Red Sea crisis rocks UK factories as production falls for 12th month in a row

The Red Sea crisis has troubled the waters for UK manufacturers as factory production fell for the 12th month in a row, according to a new survey.

The S&P Global/CIPS UK manufacturing PMI survey, watched closely by the industry, increased to 47.5 in February from a reading of 47 in January.

The score is slightly ahead of previous estimates but remains below the 50 threshold, which indicates that activity is contracting.

Britain’s under-pressure factories felt the impact of disruption in the Red Sea in February, which slowed production and deliveries.

The attacks have led many vessels to reroute over safety concerns, lengthening delivery times and pushing up shipping costs.

Manufacturers reported having to find alternative suppliers from more expensive markets closer to home or face delays to deliveries of raw materials, according to the PMI survey.

“Several manufacturers noted that they faced the difficult choice between accepting delays from rerouted shipping or facing the prospect of paying higher prices to source from closer to home,” said Rob Dobson, director at S&P Global Market Intelligence.

Cara Haffey, manufacturing and automotive lead at PwC UK, said: “Manufacturers are continuing to do their best to circumvent these issues, as vendors and suppliers test the agility of their supply chains by sourcing alternate routes.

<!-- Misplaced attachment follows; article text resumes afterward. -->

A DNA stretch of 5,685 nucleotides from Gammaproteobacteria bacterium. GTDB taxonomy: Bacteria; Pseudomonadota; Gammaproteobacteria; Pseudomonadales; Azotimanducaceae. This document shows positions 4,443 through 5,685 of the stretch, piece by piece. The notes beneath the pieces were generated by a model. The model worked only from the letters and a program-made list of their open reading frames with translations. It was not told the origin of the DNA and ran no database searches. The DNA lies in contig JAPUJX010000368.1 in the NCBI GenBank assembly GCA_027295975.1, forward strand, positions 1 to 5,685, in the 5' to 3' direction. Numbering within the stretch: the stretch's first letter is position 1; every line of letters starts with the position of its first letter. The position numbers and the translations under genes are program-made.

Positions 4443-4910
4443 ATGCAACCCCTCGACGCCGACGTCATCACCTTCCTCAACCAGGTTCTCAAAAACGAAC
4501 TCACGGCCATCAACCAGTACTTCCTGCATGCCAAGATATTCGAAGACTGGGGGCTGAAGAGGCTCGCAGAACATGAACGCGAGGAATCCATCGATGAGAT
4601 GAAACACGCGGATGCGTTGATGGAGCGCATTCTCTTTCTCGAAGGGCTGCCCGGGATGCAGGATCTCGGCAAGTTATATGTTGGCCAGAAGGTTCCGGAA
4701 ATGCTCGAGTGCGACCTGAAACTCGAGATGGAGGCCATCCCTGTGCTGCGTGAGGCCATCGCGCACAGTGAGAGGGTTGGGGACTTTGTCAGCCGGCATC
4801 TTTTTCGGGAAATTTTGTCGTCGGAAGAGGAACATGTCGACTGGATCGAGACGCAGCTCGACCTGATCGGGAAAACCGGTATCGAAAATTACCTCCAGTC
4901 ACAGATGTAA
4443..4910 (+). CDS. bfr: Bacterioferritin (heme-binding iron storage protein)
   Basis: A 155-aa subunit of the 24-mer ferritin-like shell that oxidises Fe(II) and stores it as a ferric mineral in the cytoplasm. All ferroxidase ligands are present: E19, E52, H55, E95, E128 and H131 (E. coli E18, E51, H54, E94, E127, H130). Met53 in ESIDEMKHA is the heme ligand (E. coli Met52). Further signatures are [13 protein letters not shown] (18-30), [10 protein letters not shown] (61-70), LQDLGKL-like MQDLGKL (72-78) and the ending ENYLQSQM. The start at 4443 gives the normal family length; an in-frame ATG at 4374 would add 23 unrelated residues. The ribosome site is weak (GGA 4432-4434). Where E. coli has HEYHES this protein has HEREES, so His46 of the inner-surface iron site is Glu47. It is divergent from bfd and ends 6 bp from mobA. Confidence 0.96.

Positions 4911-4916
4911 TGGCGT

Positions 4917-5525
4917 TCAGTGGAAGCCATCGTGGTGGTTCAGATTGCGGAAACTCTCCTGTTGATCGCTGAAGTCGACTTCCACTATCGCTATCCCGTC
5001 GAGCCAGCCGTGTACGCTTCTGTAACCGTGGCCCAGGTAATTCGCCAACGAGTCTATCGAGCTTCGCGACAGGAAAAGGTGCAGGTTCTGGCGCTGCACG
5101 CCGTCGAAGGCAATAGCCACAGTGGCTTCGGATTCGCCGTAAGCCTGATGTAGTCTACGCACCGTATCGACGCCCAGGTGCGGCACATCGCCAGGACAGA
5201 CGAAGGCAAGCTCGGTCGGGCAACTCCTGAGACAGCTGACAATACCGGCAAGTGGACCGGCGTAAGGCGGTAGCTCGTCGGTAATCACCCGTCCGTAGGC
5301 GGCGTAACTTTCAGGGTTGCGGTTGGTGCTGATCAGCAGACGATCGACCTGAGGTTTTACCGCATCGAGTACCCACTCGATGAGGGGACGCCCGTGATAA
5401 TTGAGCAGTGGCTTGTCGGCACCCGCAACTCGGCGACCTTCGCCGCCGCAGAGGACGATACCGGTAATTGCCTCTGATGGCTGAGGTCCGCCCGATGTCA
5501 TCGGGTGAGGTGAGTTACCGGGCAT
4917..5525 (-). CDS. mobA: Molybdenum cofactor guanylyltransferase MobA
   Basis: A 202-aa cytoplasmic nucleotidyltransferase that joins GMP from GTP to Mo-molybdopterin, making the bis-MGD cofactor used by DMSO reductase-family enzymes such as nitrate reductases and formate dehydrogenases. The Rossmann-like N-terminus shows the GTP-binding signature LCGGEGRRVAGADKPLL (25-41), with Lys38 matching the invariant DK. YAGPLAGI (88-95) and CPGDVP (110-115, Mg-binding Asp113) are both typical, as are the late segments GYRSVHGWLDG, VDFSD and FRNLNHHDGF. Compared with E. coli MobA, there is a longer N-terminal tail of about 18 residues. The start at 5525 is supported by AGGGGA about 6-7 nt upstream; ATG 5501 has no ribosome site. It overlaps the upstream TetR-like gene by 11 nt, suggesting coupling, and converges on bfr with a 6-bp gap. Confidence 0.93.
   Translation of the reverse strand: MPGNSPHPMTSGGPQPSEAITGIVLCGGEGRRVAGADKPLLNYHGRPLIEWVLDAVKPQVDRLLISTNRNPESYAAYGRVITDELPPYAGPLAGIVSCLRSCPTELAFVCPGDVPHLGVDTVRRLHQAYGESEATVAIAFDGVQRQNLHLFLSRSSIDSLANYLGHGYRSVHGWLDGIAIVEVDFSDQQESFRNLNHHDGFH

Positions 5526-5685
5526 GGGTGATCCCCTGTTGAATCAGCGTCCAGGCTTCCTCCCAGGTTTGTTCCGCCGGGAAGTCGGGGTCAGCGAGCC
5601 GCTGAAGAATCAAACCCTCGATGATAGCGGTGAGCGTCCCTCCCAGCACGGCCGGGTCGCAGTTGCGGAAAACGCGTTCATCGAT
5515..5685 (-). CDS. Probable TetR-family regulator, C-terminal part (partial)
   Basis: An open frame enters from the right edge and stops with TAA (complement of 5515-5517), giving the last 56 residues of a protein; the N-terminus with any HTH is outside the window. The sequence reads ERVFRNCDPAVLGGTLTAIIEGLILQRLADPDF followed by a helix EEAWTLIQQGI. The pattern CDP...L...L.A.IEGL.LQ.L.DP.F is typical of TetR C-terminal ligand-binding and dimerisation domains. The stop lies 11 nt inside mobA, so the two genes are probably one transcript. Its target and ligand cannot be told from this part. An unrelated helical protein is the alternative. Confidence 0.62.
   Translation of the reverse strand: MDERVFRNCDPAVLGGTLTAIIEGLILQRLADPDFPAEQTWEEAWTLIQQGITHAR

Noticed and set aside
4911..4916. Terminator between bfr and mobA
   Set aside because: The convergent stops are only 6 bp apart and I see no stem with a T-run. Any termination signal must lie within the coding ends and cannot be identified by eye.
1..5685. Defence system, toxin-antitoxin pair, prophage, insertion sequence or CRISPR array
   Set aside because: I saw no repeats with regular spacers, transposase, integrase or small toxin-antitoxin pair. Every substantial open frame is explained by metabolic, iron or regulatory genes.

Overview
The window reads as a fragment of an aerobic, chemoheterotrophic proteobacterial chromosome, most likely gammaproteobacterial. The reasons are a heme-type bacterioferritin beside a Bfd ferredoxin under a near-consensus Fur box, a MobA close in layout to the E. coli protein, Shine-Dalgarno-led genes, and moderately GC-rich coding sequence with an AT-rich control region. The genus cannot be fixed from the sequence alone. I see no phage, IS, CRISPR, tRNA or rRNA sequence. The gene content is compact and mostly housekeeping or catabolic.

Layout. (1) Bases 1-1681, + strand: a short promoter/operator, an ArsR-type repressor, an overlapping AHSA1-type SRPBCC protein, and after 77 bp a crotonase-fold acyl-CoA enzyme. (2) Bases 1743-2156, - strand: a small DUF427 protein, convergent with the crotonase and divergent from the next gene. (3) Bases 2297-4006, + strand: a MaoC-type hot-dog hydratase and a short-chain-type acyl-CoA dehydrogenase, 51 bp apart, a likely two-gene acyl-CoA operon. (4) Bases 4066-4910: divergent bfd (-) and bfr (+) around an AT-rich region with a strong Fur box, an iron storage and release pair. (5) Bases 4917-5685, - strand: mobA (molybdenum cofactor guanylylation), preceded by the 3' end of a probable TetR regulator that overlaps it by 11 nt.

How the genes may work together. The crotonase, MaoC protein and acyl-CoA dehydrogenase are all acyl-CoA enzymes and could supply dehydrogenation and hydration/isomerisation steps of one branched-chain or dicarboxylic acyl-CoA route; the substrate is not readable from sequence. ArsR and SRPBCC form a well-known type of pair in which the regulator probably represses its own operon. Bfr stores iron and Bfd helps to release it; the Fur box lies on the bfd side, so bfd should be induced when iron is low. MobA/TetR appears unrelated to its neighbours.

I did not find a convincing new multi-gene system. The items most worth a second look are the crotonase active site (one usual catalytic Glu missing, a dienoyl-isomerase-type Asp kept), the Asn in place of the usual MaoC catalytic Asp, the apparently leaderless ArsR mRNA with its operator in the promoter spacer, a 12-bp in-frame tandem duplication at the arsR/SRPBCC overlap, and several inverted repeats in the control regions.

“However, rerouting supplies, such as around southern Africa, as well as sourcing more local suppliers both carry added cost implications – which will not be welcome news for the sector.”

(PA Graphics)

The survey highlighted that manufacturers have continued cutting costs in the more cautious climate, with staffing levels falling for the 17th month in a row reflecting restructuring efforts and redundancies.

Mr Dobson said: “Although the supply impact and effect of prices is muted by standards seen at the height of the pandemic, any upward pressure on inflation will be a concern to policymakers and may add to calls that it is too early to be confident on the timing of interest rate cuts.”

Ms Haffey added that businesses could be looking to the Chancellor’s spring Budget, which will be delivered next week, for “signals of assurance”.

This could come in the form of policy direction to help grow the workforce or reduce trade costs and barriers, she said.

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